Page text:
The Delaware Papers

2. Why move a Delaware Company to Portugal

Offshore has become a “four-letter word” throughout the EU in recent years. Properties held in Delaware Companies, for example, once a popular solution within the expatriate community in Portugal, will soon become a scourge in 2018.

Property tax rates, normally 0.4%, will skyrocket to 7.5% next year for US companies. This means a property valued at €300,000 pays an annual tax of €22,500 rather than €1,200! Coupled with the new AIMI levy, the annual tax due will reach €45,000.

When a company redomiciles to Portugal, there is no asset transfer: no crystallisation of Capital Gains, no IMT, no Stamp Duty on Real Property. Only the headquarters and effective management move. The assets remain safely within the Company. Thus the alternative term for Redomiciliation: Continuance. Continuance opens an attractive opportunity for tax mitigation.

Updated Basis for Capital Gains Tax

Following Company registration in Portugal, a Balance of Accounts needs to be presented to mark the starting point as a Portuguese resident entity. This Balance Sheet must be based on current rather than historical values. Thus, the Company’s assets reflect either their book value or the present market value of the property. Any Shareholders’ loans into the Company as well as any mortgages (if one exists) show as “Liabilities”. “Capital” is the paid-up share capital as well as Reserves, reflecting any appreciation in the value of the property. As such, there is a fresh start and many historical problems, such as under-declared deed values or lack of bonafide invoices for capital improvements, can be rendered mute.

The move to Portugal constitutes a transformation, not a transfer of ownership. The latter is at the core of any chargeable event. However, if a Company moves across the street or resettles to another jurisdiction, it is not seen as a transfer because of the nature of continuance, meaning, despite a new permanent establishment in a new jurisdiction, there is no fundamental change seen in the Company.

Reduced CGT

From this new base as a resident Portuguese entity, Capital Gains Tax on the eventual sale of the Company is reduced to 14%, as compared to 28% that may normally be assessed to other Portuguese companies. The combination of these factors alters what is normally a colossal problem into a very manageable inconvenience.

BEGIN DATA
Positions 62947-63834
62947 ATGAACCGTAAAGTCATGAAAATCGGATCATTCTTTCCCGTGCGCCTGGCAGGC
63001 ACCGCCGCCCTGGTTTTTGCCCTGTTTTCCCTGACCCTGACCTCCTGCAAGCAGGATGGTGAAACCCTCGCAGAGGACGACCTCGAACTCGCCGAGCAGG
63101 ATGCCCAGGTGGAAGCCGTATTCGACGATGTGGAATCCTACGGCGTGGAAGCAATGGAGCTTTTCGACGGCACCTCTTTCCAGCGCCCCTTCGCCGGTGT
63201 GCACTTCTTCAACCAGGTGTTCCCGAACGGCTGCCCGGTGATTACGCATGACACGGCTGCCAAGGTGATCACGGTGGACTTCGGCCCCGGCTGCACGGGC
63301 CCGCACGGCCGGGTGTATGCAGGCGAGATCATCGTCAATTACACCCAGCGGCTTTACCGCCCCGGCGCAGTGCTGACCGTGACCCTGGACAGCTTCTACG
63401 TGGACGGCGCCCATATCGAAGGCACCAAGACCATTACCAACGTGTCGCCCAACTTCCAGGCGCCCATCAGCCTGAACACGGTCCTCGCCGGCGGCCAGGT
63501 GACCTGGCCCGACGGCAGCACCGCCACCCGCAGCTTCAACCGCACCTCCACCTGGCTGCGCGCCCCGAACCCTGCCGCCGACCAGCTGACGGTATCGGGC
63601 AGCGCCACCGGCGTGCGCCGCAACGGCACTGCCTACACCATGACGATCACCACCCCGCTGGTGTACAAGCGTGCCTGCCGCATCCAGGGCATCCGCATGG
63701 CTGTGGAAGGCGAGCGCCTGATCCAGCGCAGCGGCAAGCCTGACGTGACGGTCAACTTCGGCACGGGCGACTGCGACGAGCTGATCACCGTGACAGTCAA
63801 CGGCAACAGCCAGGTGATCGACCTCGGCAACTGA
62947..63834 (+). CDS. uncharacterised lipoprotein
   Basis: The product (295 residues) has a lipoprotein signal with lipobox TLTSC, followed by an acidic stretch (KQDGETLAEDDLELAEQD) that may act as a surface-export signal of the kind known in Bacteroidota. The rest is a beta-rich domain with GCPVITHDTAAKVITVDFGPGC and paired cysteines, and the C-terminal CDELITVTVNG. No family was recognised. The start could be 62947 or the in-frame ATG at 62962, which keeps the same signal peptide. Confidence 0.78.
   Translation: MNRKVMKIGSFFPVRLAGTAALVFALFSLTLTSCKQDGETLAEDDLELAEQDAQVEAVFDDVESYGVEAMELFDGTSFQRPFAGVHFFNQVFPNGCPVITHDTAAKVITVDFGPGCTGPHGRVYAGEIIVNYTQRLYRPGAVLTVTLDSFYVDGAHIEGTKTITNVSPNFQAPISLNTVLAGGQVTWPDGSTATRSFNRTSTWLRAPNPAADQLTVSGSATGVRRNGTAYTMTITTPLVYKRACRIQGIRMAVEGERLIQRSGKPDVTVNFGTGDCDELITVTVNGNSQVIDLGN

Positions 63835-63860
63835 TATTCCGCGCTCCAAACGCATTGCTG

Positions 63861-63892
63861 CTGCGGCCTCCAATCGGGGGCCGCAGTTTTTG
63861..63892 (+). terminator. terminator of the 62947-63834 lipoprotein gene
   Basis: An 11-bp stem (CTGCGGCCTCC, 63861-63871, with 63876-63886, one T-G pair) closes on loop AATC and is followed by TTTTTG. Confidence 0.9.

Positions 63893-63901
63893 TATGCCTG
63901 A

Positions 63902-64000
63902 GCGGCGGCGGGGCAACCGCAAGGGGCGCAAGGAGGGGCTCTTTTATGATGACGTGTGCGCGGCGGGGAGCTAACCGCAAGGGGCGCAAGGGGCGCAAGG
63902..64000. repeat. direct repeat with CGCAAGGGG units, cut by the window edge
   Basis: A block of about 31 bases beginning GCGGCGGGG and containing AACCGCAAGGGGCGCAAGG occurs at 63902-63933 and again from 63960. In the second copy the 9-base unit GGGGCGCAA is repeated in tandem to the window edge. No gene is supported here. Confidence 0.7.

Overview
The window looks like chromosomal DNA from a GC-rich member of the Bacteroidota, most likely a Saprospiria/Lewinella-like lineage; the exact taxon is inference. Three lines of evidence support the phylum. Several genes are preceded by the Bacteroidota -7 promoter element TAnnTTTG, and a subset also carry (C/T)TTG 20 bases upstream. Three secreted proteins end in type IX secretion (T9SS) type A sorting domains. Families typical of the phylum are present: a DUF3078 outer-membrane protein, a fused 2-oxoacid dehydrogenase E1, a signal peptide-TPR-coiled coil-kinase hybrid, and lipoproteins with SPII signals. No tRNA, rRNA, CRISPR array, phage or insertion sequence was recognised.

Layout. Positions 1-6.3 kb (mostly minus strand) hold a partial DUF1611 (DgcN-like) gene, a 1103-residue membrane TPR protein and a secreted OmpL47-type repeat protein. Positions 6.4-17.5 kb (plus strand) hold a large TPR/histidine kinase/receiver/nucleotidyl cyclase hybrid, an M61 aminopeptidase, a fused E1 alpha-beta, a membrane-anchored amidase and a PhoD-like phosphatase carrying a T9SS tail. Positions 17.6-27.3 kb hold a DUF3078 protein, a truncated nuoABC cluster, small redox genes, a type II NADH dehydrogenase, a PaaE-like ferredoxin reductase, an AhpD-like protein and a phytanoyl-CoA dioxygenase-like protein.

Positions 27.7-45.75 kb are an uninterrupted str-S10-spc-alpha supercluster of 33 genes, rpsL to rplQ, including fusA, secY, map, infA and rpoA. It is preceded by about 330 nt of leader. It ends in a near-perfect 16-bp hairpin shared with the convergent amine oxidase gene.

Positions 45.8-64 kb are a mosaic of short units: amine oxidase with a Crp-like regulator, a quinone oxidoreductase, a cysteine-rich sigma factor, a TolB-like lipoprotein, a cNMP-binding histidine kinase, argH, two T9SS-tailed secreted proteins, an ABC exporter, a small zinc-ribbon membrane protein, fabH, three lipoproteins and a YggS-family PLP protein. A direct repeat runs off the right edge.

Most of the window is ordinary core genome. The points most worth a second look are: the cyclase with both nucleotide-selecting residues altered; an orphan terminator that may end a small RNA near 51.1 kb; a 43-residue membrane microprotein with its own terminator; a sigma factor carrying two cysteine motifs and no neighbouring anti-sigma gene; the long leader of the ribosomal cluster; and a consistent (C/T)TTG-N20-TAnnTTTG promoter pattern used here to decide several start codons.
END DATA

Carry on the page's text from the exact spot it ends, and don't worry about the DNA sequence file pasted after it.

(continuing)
Capital Gains Tax mitigation can take one of two forms. With the uplift in share value upon registration of the new Portuguese entity, the shares can be sold at full value with little or no gain. Alternatively, the company can be wound up (liquidation) and the assets distributed to the shareholders. As in the previous instance, with similar documented values, there is little or no tax to pay.

Potential Transfer Tax Exemption

If the Company assets include Portuguese immoveable property, the sale of the shares may be exempt from IMT depending on the circumstances of the eventual buyer of the Company. Under Portuguese law, when one does not exceed a concentration of more than 75% of shares to any one of the shareholders, no Property Transfer Tax (IMT) is due on the underlying assets. If eligible, the buyers may potentially save many thousands of euros, thus making such an acquisition more desirable than purchasing in one’s own name.

Reduced Bureaucracy

When property changes hands, many organs of government get into the act. Finanças records the change of ownership and updates the VPT evaluation (rateable value) in a somewhat cumbersome and laborious process. The Council checks to see that current technical drawings match the building on site. The Land Registry verifies that boundaries and areas are correctly recorded. In short, a sea of bureaucracy that can be both slow and expensive.
A transfer of ownership of shares is normally a simple notarial process. While there is some paperwork involved in amending records to reflect the changes of Company domicile or ownership, the process is normally straightforward and does not trigger reevaluations of the underlying property nor any latent licensing problems inherent in many older properties.

By Dennis Swing Greene
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Dennis Swing Greene is Chairman and International Tax Consultant for euroFINESCO s.a.